Investing in Image
Mimi Zeiger -- Interior Design, 11/1/2006 12:00:00 AM
Not far from the red neon signs of Radio City Music Hall, a flagship Charles Schwab investment center is poised and modern—a graphically arresting counterpoint to a much flashier neighbor. The limestone colonnade of Schwab's 1973 building frames the new interior. Overhead floats a glowing white box branded with the brokerage's logo: Nylon-polyester, stretched taut over a space frame, acts as a sophisticated three-dimensional billboard. At eye level, plasma screens stream visual messages to the man on the street. "The Schwab Way: Built for individuals. (not institutions)," one of them reads.
The project is among five retail branches in New York and eight in San Francisco that all resulted from a collaboration between graphics and interiors teams led, respectively, by associate partners Lonny Israel and Tamara Dinsmore. "We were working side by side the entire time. From the development of a space plan to lighting conditions and color, just about every component was touched by both disciplines," Israel says. "The idea was that every element would communicate the Charles Schwab brand." That concept carries through from the "town square" for public seminars to the office area where the workstations are. Text panels are in straightforward color combinations, such as blue and white, to underscore the investment company's trademark openness. The graphics are also scalable, so they can be applied seamlessly across mediums, from a small video screen to a large wall.
Opposite: At Charles Schwab on New York's Park Avenue, the flat-screen monitor of a painted aluminum "information totem" presents news of market activities and upcoming seminars.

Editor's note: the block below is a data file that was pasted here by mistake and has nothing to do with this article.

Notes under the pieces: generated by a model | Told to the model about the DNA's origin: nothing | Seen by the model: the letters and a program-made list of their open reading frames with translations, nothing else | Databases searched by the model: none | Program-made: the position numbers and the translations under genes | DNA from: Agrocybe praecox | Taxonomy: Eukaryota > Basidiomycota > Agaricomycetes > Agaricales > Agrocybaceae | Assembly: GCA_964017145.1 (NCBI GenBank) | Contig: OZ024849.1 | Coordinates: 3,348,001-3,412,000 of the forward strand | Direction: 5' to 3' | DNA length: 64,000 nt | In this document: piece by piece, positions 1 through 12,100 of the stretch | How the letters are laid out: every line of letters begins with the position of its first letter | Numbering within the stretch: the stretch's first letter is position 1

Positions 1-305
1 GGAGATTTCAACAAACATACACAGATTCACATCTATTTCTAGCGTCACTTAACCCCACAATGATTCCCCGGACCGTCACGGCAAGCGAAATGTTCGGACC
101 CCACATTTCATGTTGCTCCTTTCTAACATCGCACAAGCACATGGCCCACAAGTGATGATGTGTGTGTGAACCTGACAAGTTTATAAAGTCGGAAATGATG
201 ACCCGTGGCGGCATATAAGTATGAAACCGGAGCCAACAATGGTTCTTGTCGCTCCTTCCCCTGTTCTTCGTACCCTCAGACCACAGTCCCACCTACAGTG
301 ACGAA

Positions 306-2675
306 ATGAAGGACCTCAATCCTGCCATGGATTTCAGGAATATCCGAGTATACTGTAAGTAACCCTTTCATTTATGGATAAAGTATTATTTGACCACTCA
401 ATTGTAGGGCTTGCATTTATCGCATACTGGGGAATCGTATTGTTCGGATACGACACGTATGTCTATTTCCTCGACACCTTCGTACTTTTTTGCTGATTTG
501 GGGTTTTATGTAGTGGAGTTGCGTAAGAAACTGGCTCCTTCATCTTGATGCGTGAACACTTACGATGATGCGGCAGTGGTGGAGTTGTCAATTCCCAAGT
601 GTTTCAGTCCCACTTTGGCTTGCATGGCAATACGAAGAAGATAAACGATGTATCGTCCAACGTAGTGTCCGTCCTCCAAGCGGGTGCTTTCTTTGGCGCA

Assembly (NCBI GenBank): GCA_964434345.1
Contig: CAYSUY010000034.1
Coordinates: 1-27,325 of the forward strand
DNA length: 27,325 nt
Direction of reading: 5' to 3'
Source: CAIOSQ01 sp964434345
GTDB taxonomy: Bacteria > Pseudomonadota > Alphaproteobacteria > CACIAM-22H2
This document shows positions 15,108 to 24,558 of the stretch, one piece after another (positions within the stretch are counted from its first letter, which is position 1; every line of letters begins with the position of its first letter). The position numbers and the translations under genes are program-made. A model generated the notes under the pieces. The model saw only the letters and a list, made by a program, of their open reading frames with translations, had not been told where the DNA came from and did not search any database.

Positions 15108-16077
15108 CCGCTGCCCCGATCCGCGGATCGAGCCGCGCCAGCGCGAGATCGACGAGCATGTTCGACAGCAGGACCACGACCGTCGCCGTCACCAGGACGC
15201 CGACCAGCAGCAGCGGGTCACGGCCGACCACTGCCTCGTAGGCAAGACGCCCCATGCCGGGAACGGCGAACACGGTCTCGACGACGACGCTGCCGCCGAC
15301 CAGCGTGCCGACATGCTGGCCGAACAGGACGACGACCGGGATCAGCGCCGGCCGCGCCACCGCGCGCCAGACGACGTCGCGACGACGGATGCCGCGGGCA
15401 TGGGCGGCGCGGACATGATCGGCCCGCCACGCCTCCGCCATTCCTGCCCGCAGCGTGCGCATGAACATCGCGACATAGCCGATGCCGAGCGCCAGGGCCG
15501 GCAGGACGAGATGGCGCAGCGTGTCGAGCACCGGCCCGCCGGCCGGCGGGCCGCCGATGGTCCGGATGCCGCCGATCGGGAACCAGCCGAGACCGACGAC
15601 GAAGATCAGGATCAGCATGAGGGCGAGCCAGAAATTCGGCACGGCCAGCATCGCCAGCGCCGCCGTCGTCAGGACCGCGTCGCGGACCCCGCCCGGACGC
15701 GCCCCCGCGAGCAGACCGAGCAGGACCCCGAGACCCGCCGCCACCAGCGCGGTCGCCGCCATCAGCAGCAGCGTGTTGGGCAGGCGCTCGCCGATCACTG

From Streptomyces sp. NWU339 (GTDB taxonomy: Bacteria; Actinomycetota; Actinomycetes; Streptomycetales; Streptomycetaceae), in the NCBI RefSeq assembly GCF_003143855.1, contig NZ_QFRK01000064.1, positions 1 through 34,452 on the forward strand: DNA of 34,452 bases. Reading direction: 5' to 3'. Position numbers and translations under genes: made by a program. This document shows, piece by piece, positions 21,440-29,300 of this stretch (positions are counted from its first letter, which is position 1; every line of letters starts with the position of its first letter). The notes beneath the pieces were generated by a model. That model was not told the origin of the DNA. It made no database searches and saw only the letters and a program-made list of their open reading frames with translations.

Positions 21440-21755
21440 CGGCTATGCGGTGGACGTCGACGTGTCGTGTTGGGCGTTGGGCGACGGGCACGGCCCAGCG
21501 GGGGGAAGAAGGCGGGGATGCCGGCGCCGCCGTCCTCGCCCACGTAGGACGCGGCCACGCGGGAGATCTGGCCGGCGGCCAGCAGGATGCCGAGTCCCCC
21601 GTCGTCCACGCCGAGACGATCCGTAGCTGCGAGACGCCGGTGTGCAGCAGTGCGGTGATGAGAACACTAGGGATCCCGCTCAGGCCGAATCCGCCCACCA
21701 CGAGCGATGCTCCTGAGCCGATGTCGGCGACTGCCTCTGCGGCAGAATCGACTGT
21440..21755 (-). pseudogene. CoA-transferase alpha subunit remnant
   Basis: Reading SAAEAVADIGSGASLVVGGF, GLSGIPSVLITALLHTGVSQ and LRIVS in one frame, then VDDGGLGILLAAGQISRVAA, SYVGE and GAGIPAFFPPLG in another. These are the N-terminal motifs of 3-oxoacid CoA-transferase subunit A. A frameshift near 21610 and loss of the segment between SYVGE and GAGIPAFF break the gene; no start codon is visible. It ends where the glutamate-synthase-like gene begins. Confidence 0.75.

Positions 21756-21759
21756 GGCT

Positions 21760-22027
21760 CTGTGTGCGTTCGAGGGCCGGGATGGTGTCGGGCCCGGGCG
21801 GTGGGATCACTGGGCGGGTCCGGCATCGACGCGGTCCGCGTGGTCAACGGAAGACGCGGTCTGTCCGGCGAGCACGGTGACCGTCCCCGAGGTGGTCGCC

From top: Stretched over an aluminum frame and internally lit by metal halides, Schwab-branded nylon-polyester serves as a billboard behind the limestone colonnade of a Harrison, Abramovitz & Harris building in New York's Rockefeller Center. The graphics team produced animation studies for broadcast across plasma screens at all 13 branches. Basic colors for signage include the blue and white used in San Francisco.
Clockwise from top left: Scalable graphics can be applied not only to a mural but also to a 42-inch video screen, for example this one on Park Avenue. Custom walnut workstations line a window wall in Rockefeller Center. In San Francisco, glass panels shield computer stations where customers can check accounts. Digital supergraphics have replaced paper posters at many locations, including Park Avenue. The graphics' layering is intended to suggest movement and depth.
PROJECT TEAM (GRAPHICS): BRAD THOMAS; ALAN SINCLAIR. PROJECT TEAM (INTERIORS): STEPHEN APKING; GENE SCHNAIR; BRAD SKIPTON; DAVID LOO; KEVIN KRAGE. FLOORING INSTALLATION (PARK AVENUE): WILKSTONE. CEILING TILE: ARMSTRONG. CUSTOM GLASS PANEL: GLASPRO. CUSTOM FURNITURE, MILLWORK: DESIGN AND PRODUCTION. CHAIR (PARK AVENUE), BENCH (SAN FRANCISCO): STEELCASE; DESIGNTEX (UPHOLSTERY). STRETCHED FABRIC SYSTEM (ROCKEFELLER CENTER): EVENTSCAPE. CUSTOM GRAPHICS FIXTURES: FLUORESCO LIGHTING SIGNS. FLOOR TILE (SAN FRANCISCO): INTERTILE. CARPET: MONTEREY CARPETS. CARPET (PARK AVENUE): LEES CARPETS. CHAIRS (ROCKEFELLER CENTER): GORDON INTERNATIONAL. CUSTOM WORKSTATIONS: IDX CORPORATION. DOOR HARDWARE: ROCKWOOD MANUFACTURING COMPANY. CARPET TILE: INTERFACE. DRAPERY FABRIC (PARK AVENUE): KNOLL. LIGHTING CONSULTANTS: FOCUS LIGHTING (PARK AVENUE, SAN FRANCISCO); SUZANNE POWADIUK DESIGN (ROCKEFELLER CENTER). MEP (ROCKEFELLER CENTER): AMBROSINO, DEPINTO SCHMIEDER. GENERAL CONTRACTORS: JOHN GALLIN SON (PARK AVENUE, SAN FRANCISCO); STRUCTURE TONE (ROCKEFELLER CENTER).